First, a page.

Contracting Hiring Expectations: Q4 New Zealand By Profession
- Overall, the majority of employers intend to keep their temporary and fixed term contracting headcount steady (63.2%), while just under a quarter (23.3%) of employers intend to increase their contractor base.
- Employers in the Lower North Island have the most positive intentions to increase contracting employees at 26.4%, followed by the South Island (25.5%) and the Upper North Island (19.2%). Interestingly, employers in the Lower North Island also have the strongest intentions to decrease contracting headcount at 18.1%.
- Financial Services is the most optimistic profession in terms of increasing contracting hires next quarter (34.3%), and is the only industry to report increasing hiring intentions for contractors.
- The Accounting & Finance profession is reporting the strongest intentions to decrease contracting headcount (19.9%), followed by ICT (14.9%) and Office Support (14.1%).
- More employers intend to decrease headcount than increase staff in Office Support and Accounting & Finance.
- The emphasis in the contracting market is moving from hourly or day rates towards fixed term contracts which are believed to offer better financial value particularly when a project has a defined timeline.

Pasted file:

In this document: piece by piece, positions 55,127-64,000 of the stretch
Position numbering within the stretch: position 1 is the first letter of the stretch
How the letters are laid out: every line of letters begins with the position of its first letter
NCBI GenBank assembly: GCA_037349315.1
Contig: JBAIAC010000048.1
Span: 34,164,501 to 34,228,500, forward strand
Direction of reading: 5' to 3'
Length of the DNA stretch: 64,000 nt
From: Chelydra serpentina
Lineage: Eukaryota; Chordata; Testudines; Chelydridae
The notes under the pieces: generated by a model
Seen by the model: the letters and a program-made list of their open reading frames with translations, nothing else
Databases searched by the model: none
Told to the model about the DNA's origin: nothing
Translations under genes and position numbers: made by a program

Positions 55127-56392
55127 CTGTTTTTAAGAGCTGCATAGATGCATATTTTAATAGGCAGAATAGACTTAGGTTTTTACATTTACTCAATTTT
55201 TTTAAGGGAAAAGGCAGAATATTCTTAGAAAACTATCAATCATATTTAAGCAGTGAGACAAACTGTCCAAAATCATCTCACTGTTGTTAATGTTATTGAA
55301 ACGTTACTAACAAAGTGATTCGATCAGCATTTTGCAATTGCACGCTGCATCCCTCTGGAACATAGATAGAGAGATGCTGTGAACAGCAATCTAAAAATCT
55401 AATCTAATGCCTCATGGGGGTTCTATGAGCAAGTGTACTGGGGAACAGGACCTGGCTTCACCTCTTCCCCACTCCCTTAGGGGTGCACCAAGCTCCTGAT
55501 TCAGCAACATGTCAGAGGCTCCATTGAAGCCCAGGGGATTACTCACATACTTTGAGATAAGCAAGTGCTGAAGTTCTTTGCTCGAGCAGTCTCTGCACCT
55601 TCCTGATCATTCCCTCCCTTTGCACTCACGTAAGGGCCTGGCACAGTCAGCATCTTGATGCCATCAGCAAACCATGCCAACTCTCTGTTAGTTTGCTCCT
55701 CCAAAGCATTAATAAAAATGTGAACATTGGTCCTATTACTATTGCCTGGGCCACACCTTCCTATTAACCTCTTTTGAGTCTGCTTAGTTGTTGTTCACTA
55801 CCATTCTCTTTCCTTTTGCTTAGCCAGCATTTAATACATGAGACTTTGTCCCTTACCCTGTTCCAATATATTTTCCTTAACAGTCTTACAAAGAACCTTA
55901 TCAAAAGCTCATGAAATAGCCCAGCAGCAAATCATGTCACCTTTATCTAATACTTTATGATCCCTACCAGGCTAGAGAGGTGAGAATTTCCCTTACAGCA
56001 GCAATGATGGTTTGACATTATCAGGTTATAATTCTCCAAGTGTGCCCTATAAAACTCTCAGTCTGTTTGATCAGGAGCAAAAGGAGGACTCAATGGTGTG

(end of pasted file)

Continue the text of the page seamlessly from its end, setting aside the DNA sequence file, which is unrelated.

This fixed term approach is proving popular across many organisations, particularly in government. Opting for a fixed term contractor over an hourly rate has pros and cons for employers. While a fixed term contractor is generally a lower cost investment, the candidate market is not so developed and the resource not as flexible to scale up or down.
Capability and capacity requirements are influencing demands for contractors. The Government recently stated that specialist skills were needed for the rebuild of Christchurch, the design of the Deposit Guarantee Scheme, and on multi-billion dollar IT projects. There are many large-scale technological projects to be completed so the increased spending on contractors would continue for several years.17
17 The New Zealand Herald, Govt depts clock up $1bn in consultant fees, viewed 12 September 2012.